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 Gonocephalus grandis ​

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Great Anglehead Lizard


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Family : Agamidae 
Species : Gonocephalus grandis 
Size (snout to vent) : males 16 cm, females 14 cm
Size (total length) : males to 60 cm, females to 52 cm.


Stunning in appearance, the Great Anglehead Lizard occurs along forest streams in lowland and hill rainforest and particularly freshwater swamp forest. 

This species leads an arboreal lifestyle, and can be found clinging to streamside vegetation and nearby tree trunks. Grismer (2011) reports that males may lurk up to 15 metres above ground, whilst females and juveniles tend to live much closer to ground level, sometimes resting on boulders. 


When disturbed these lizards may leap into the water and quickly swim away, sometimes submerging themselves and clinging to the stream bed to evade a potential threat.


In common with most other agamids, they prey on a variety of invertebrates including various insects, insect grubs and some spiders.


Males of this species possess well-developed head and body crests, and are a striking bright green in colour with blue flanks adorned with pale yellow spots. Females and juveniles are less brightly coloured, but are patterned with stripes and other markings of various shades of brown.


The Great Anglehead Lizard occurs in southern Thailand, Peninsular Malaysia (including larger islands such as Penang and Tioman), Sumatra (including the Mentawai Islands) and Borneo. A separate population is also reported from southern Laos and Vietnam. The species is absent from Singapore.


Fig 1 : Male clinging to streamside branch at the foot of Gunung Panti, Johor, Peninsular Malaysia.  Photo thanks to Morten Strange.

Fig 2 : Sub-adult, female found near a rocky stream at South Belum Forest Reserve, northern Peninsular Malaysia.  Photo thanks to Vilma D'Rozario.

Fig 3 : Juvenile found adjacent to a forest stream feeding into freshwater swamp forest near Gunung Panti, Johor, Peninsular Malaysia.

Figs 4 and 5 : Sub-adult male, found a rock ledge beneath a large granite boulder at Sungai Salu, Perak, Peninsular Malaysia.

gonocephalus grandis

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From wikipedia :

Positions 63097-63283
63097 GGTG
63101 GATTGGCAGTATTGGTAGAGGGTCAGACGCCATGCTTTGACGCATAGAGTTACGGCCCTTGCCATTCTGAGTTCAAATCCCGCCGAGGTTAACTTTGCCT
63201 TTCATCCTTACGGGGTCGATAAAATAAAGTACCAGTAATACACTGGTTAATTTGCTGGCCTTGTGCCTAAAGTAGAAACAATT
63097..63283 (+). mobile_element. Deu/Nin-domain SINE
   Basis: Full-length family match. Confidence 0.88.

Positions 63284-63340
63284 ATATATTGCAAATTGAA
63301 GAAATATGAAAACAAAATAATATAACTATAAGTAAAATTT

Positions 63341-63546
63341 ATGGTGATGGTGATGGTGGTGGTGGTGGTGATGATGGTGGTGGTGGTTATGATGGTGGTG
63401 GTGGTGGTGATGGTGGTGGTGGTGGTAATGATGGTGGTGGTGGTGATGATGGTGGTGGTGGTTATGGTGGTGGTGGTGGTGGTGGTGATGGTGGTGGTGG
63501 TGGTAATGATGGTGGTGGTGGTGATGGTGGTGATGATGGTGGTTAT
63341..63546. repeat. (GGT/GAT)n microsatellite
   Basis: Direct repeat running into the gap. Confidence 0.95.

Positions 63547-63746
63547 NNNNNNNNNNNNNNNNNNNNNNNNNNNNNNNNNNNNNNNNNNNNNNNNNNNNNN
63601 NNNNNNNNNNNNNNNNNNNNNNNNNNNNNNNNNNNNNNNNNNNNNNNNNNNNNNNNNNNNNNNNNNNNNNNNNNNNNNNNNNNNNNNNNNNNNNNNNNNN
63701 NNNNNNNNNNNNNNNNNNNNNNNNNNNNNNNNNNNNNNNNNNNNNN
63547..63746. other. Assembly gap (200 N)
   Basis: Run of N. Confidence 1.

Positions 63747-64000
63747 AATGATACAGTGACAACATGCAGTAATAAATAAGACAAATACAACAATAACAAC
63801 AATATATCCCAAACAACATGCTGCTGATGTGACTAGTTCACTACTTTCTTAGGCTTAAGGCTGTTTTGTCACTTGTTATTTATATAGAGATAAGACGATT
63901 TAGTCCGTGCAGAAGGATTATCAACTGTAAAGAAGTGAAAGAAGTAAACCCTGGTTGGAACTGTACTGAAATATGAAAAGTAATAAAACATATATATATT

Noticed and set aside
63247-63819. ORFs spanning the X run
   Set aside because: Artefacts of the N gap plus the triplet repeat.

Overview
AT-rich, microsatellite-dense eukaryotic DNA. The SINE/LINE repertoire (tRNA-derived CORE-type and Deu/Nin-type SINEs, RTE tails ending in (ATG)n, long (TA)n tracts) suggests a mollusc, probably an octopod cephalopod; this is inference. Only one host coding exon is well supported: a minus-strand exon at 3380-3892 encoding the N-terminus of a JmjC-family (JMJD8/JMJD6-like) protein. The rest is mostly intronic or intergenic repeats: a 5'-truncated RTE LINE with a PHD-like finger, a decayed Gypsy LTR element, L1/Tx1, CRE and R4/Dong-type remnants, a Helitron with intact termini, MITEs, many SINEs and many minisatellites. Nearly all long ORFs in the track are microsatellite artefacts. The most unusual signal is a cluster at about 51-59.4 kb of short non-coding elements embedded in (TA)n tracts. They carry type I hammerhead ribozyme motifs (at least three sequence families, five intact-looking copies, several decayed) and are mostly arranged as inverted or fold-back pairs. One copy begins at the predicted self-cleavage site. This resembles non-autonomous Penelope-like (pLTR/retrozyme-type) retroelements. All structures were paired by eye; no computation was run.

Gonocephalus grandis is a species of lizard of the family of Agamidae 1 .

Gonocephalus grandis


Classification according to ReptileDB











Binominal name :

Gonocephalus grandis
( Gray , 1845 )


Dilophyrus grandis Gray, 1845

IUCN Conservation Status :

LC  : Minor Concern

Distribution  :


This species is found in Vietnam , in the south of Thailand , in Peninsular Malaysia andIndonesia to Sumatra to Nias , the Mentawai Islands and Kalimantan 1 .

Range of the species Gonocephalus grandis according to IUCN (accessed on7 January 2013) . 

For the external links , refrences  click here to read the full wikipedia article 

Male Gonocephalus grandis


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new crested river dragon tank.MOV

scientific name: Gonocephalus grandis

Cites status:not protected

Geographical Extension:Thailand, Malaysia, Borneo, Sumatra

Habitat:rain forests, diurnal

Size:up to 60 cm

Life Expectancy:over 10 years ??

Reproduction:several clutches with 6 eggs per year. Incubation period at 22°C about 70-90 days.

Temperature:temperature between 26-28°C, local heat spots up to 30°C. Night setback to 20-22°C. Nitrogen susceptible.


Lighting:Daylight fluorescent tubes, if necessary UV tubes (see "Sorry Link missing"). For sufficient UV radiation we recommend "Sorry Link missing" or "Sorry Link missing". "Sorry Link missing" for the creation of local heat spots.

Substrate:loose, absorptive substrate (see "Sorry Link missing").

Cage Furniture:Robust furniture! Climbing facilities, planting is feasible (Ficus benjamina, F. pumila, Scindapsus etc.). Various hiding places and a large water tank with a waterfall or similar make up the basic configuration of the terrarium (possibly even an aquaterrarium).

food:Insects (e.g. cricktets, house crickets, grasshoppers, cockroaches, super mealworms, wax moths, etc.), freshly born mice, also products from the "Sorry Link missing". Regular additions of "Sorry Link missing" and "Sorry Link missing" are necessary.

Comment:No animal for beginners. Very aggressive. Tend them in roomy and well structured terrariums. Amongst each other males are very irreconcilable.

Agamidae :  Introduction 

Agamidae Species : Africa  -  Asia  -  Australia & Papua new guinea

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